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Lot and His God

Citizens Theatre, Glasgow
Four stars


It's hard to gauge exactly who's turned on the most in Howard Barker's
erotically charged reimagining of the Bible's Old Testament myth set in the last
days of Sodom. It might well be Daniel Cahill's horny angel, here named Drogheda
and sent down by God to save Lot and his wife from the destruction that's about
to wipe out the original Sin City. Or it could be Lot's wife Sverdlosk, played
by Pauline Knowles as a faithless drop-dead femme fatale resembling the
shoe-hoarding wife of a deposed dictator on the run, who gets her kicks by
defying Drogheda's celestial intervention.

Cliff Burnett's Lot, meanwhile, works himself into a lather over even the idea of Sverdlosk and
Drogheda embarking on a last-gasp pre-apocalyptic liaison. It might also be worth keeping
an eye on Ewan Somers' silently disdainful waiter who  clearly has ideas above
his station.

Debbie Hannan's production of Barker's late period chamber piece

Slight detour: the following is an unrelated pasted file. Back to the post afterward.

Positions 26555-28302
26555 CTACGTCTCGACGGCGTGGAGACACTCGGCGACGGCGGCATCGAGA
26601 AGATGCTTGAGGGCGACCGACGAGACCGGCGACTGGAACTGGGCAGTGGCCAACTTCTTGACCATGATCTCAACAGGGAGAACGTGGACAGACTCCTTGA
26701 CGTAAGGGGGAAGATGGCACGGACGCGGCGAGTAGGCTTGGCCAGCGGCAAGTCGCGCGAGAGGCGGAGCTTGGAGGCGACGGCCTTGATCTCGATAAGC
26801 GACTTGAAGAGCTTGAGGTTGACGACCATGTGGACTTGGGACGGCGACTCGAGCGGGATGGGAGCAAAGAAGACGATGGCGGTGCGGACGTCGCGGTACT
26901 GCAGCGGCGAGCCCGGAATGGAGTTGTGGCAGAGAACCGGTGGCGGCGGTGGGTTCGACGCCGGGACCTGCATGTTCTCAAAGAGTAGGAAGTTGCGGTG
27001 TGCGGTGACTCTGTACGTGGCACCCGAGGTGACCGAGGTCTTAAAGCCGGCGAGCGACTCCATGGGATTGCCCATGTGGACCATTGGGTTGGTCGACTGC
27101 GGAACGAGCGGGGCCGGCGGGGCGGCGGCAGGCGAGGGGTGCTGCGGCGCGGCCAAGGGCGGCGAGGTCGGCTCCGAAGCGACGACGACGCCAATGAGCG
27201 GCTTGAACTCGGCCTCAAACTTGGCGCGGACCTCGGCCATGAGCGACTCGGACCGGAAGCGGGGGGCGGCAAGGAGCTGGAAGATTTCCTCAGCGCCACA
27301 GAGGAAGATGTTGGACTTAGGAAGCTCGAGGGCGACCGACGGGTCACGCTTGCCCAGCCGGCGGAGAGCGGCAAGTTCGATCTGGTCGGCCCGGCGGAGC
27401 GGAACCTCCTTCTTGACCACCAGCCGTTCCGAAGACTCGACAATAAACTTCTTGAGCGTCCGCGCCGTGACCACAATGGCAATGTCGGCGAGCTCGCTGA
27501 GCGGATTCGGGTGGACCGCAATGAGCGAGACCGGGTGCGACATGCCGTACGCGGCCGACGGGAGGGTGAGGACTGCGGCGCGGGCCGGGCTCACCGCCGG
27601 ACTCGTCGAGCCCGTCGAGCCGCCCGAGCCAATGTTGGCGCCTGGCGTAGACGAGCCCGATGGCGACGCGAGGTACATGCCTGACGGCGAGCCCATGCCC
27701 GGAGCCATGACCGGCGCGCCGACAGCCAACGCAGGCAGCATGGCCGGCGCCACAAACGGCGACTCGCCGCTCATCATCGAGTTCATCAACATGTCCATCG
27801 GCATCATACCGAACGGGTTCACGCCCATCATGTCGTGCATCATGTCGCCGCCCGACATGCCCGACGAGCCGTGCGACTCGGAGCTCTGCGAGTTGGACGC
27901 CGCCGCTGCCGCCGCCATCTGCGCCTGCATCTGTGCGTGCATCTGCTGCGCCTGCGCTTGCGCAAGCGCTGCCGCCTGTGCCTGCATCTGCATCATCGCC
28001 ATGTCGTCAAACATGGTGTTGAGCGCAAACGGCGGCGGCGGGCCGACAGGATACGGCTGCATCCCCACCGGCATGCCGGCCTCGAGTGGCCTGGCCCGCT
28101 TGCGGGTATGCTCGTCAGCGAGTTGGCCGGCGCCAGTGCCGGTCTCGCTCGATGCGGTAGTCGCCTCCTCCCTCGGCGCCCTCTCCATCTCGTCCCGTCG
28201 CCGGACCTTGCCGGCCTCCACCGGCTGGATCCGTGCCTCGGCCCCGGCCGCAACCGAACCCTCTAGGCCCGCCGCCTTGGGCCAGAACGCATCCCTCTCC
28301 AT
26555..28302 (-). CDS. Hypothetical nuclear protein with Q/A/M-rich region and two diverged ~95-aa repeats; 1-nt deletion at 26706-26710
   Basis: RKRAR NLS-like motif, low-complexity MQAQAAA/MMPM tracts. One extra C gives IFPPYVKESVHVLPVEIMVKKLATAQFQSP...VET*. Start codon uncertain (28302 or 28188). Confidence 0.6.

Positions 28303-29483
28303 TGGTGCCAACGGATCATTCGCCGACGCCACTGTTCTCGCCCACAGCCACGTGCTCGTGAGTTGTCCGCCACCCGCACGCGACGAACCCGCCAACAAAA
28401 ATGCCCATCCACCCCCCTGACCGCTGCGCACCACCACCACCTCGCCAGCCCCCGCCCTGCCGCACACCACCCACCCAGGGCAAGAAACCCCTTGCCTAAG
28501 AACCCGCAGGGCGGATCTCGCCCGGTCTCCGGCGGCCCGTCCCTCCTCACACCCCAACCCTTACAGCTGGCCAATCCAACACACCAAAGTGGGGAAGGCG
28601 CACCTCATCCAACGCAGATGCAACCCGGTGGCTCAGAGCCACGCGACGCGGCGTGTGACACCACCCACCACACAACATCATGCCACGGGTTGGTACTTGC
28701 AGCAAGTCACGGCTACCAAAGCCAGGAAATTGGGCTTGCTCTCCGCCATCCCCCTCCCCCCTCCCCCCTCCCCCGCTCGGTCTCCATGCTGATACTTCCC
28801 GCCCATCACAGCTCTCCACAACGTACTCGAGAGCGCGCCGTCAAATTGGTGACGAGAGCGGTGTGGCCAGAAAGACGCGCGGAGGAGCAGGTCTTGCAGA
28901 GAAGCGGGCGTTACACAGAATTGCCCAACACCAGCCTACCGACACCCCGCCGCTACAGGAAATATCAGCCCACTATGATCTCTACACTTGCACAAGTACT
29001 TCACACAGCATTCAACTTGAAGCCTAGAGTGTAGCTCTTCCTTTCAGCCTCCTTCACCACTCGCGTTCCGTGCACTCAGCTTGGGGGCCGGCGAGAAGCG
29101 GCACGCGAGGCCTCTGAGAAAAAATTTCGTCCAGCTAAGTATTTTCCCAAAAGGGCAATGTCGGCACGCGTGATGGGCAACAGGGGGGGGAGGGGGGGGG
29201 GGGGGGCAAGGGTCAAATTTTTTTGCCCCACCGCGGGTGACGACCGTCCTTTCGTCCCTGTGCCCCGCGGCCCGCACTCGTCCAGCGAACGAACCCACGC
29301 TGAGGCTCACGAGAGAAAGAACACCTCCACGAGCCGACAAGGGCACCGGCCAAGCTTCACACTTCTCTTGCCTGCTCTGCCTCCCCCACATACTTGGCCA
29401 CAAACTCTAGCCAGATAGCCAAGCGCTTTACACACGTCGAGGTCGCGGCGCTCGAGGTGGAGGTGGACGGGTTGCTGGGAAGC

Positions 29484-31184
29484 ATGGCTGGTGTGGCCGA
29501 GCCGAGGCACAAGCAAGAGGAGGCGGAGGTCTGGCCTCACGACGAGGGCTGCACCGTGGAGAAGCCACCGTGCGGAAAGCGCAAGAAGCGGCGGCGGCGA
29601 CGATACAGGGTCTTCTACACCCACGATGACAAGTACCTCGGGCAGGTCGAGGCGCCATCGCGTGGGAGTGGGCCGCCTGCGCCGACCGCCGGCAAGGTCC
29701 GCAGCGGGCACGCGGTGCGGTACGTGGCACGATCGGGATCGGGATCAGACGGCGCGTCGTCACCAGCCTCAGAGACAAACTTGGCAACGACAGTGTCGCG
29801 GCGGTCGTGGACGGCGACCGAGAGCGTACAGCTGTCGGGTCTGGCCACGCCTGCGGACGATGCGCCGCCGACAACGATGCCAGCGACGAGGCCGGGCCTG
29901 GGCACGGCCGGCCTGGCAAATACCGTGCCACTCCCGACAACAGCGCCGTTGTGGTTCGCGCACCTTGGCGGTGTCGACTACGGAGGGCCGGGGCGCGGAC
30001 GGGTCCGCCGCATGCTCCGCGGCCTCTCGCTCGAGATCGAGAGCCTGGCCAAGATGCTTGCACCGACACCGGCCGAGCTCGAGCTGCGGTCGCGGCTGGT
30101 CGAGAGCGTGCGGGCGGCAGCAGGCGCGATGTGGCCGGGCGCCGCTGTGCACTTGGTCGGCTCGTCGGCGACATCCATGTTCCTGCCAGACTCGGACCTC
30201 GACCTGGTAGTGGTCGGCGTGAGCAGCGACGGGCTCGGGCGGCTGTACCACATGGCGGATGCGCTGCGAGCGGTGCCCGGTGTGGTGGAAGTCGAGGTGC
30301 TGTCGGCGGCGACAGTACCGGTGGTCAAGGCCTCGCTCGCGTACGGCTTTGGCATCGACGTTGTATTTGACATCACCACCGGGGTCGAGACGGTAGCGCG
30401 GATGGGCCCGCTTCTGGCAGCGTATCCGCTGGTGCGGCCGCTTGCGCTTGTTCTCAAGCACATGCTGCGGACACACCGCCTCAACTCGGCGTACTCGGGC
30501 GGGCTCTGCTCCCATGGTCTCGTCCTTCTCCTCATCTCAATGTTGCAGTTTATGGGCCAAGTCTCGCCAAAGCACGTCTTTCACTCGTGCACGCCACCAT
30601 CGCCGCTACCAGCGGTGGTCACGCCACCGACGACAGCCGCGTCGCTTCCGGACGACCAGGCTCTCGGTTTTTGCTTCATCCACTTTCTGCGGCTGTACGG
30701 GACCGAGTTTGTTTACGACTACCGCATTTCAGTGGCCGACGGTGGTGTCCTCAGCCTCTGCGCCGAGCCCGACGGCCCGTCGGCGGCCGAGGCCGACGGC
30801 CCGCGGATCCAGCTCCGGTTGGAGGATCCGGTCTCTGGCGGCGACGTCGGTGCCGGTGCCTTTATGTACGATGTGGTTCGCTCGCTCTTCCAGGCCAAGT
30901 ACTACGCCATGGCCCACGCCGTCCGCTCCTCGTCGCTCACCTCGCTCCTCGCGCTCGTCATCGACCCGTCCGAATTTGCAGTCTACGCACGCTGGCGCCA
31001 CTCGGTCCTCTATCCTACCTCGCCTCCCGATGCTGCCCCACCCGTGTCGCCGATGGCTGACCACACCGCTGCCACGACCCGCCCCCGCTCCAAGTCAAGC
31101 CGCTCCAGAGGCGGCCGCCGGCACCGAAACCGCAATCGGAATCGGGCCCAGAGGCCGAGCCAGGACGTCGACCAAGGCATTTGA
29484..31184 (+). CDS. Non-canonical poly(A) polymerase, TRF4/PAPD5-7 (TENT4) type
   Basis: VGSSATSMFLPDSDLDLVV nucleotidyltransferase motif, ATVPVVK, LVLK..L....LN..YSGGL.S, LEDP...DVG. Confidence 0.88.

sets out its store in a decrepit café where anything civilised has been
jettisoned to the dustbin of history, and only the sacred profanities of
language remain. As delivered by Hannan's cast in the Citz's stripped back
Circle Studio space, a near declamatory relishing of Barker's poetry makes for
an electric set of power games to witness.

Seen only once before on a British stage, Barker's play forms part of the Up Close season of work to celebrate the fiftieth anniversary of the long lost Close Theatre. With a libertine morality
at play, rather than Sverdlosk looking back at the decadent world where she
thrived, in Barker's version, at least, it is God who is left behind and
rendered speechless.

The Herald, October 8th 2015


ends

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